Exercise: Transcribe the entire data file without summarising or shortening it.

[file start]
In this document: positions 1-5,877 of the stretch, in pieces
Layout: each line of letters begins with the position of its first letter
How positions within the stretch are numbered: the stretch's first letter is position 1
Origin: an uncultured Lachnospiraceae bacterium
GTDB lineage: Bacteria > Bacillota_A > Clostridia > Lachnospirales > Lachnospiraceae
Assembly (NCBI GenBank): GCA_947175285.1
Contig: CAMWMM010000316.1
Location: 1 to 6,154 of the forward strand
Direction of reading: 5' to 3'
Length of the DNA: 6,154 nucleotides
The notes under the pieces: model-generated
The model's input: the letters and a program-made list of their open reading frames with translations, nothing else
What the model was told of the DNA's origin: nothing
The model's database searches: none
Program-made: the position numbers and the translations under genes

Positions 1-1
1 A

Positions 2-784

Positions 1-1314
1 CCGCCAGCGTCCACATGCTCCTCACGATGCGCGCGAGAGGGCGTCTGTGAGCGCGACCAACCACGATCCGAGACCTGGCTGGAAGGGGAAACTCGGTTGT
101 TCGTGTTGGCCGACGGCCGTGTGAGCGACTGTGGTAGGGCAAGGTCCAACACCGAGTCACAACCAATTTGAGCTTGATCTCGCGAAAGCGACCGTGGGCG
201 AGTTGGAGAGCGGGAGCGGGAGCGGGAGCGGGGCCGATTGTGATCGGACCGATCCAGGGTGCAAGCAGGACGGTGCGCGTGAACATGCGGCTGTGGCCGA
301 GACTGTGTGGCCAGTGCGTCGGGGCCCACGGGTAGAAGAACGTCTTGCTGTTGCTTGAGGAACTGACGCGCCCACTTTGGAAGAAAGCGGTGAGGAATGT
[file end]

In this document: positions 1-5,877 of the stretch, in pieces
Layout: each line of letters begins with the position of its first letter
How positions within the stretch are numbered: the stretch's first letter is position 1
Origin: an uncultured Lachnospiraceae bacterium
GTDB lineage: Bacteria > Bacillota_A > Clostridia > Lachnospirales > Lachnospiraceae
Assembly (NCBI GenBank): GCA_947175285.1
Contig: CAMWMM010000316.1
Location: 1 to 6,154 of the forward strand
Direction of reading: 5' to 3'
Length of the DNA: 6,154 nucleotides
The notes under the pieces: model-generated
The model's input: the letters and a program-made list of their open reading frames with translations, nothing else
What the model was told of the DNA's origin: nothing
The model's database searches: none
Program-made: the position numbers and the translations under genes

Positions 1-1
1 A

Positions 2-784

Positions 1-1314
1 CCGCCAGCGTCCACATGCTCCTCACGATGCGCGCGAGAGGGCGTCTGTGAGCGCGACCAACCACGATCCGAGACCTGGCTGGAAGGGGAAACTCGGTTGT
101 TCGTGTTGGCCGACGGCCGTGTGAGCGACTGTGGTAGGGCAAGGTCCAACACCGAGTCACAACCAATTTGAGCTTGATCTCGCGAAAGCGACCGTGGGCG
201 AGTTGGAGAGCGGGAGCGGGAGCGGGAGCGGGGCCGATTGTGATCGGACCGATCCAGGGTGCAAGCAGGACGGTGCGCGTGAACATGCGGCTGTGGCCGA
301 GACTGTGTGGCCAGTGCGTCGGGGCCCACGGGTAGAAGAACGTCTTGCTGTTGCTTGAGGAACTGACGCGCCCACTTTGGAAGAAAGCGGTGAGGAATGT